See where the "reticle subtension (")" is? That variable would then become 3.6", and if somebody had a mil-dot reticle and looked at the same tgt. at 830 yds. right next to this guy who's using the Nightforce NP-R1, here's what it would "gap" in his reticle--

27x100/3.6/x=830

x=0.9 mil.

Now if i were looking at that tgt. with my Nikon Buckmasters mil-dot at 18x (now 2.4 inch per hundred yds. between dots) instead of the mil-cald. power of 12 here's what it would gap in that reticle--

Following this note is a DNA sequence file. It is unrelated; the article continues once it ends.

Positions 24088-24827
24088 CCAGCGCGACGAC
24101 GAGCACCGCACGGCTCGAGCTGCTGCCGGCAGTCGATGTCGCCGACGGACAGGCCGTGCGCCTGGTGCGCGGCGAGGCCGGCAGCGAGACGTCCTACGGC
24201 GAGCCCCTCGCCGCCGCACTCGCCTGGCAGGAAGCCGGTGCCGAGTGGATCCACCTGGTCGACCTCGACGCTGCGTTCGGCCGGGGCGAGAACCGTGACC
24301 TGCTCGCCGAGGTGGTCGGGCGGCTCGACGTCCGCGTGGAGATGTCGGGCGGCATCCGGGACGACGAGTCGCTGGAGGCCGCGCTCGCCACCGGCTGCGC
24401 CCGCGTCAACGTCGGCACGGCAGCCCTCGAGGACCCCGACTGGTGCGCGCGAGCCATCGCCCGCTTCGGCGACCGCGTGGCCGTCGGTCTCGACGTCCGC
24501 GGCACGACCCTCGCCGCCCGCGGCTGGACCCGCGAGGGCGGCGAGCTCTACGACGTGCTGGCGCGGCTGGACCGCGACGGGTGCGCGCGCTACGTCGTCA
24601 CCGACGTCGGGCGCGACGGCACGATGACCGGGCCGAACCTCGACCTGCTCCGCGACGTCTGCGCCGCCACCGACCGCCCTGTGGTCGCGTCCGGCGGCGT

27x100/2.4/x=830, x=1.35 mils--

ONE of the nice things about understanding how to manipulate this formula is that if u have a mil-dot reticle that's cald. for a power that's lower than the highest (mine above), u can "mil" at a higher magnification which allows u to define the edges of the tgt. better--most of the time.